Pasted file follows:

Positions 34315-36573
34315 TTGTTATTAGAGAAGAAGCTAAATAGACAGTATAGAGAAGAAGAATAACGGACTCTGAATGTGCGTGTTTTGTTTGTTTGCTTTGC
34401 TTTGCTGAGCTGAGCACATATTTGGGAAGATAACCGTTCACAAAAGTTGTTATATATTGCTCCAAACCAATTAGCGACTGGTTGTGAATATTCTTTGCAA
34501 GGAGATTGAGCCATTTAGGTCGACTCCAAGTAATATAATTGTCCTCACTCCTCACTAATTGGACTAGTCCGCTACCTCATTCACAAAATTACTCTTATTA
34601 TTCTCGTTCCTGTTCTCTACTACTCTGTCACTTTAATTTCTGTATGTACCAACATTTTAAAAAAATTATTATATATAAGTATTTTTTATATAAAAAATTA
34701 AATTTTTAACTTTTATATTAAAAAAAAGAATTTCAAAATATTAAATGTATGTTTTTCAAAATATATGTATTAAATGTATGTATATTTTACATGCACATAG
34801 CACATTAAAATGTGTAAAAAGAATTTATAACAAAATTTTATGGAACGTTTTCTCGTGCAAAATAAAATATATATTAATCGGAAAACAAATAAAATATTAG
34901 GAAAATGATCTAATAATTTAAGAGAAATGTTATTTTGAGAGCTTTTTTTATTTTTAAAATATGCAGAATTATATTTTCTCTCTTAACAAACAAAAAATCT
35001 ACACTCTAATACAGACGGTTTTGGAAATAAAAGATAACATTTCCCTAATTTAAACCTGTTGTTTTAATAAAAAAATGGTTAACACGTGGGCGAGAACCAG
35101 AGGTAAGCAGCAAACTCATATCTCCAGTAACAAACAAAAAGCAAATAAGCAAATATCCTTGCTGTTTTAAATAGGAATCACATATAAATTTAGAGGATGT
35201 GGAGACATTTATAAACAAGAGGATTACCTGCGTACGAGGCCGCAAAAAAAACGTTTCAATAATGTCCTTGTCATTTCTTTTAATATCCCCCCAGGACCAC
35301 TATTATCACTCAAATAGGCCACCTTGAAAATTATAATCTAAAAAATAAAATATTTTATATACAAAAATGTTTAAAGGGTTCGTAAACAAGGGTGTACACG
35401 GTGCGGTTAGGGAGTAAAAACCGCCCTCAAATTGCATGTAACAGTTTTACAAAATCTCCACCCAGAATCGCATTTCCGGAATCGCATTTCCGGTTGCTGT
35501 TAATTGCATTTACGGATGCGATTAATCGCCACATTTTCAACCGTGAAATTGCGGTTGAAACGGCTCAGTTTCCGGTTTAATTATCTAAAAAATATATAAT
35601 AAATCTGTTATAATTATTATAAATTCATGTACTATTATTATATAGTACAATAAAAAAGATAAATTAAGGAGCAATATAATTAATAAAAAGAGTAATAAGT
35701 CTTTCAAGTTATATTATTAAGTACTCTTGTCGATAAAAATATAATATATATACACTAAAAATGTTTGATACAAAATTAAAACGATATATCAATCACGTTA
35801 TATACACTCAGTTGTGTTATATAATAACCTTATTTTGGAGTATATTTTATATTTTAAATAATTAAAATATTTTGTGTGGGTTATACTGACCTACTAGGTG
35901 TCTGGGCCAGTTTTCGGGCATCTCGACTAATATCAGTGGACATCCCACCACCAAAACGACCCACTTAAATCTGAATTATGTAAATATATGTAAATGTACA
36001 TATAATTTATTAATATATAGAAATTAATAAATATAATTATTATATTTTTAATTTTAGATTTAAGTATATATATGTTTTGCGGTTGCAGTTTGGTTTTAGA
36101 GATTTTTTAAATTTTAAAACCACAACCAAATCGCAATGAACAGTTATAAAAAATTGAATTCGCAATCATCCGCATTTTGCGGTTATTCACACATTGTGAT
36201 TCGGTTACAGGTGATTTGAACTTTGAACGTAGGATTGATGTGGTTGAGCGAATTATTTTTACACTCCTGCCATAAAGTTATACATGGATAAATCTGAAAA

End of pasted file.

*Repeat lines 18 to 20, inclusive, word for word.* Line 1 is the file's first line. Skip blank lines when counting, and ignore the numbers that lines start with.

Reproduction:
35901 TCTGGGCCAGTTTTCGGGCATCTCGACTAATATCAGTGGACATCCCACCACCAAAACGACCCACTTAAATCTGAATTATGTAAATATATGTAAATGTACA
36001 TATAATTTATTAATATATAGAAATTAATAAATATAATTATTATATTTTTAATTTTAGATTTAAGTATATATATGTTTTGCGGTTGCAGTTTGGTTTTAGA
36101 GATTTTTTAAATTTTAAAACCACAACCAAATCGCAATGAACAGTTATAAAAAATTGAATTCGCAATCATCCGCATTTTGCGGTTATTCACACATTGTGAT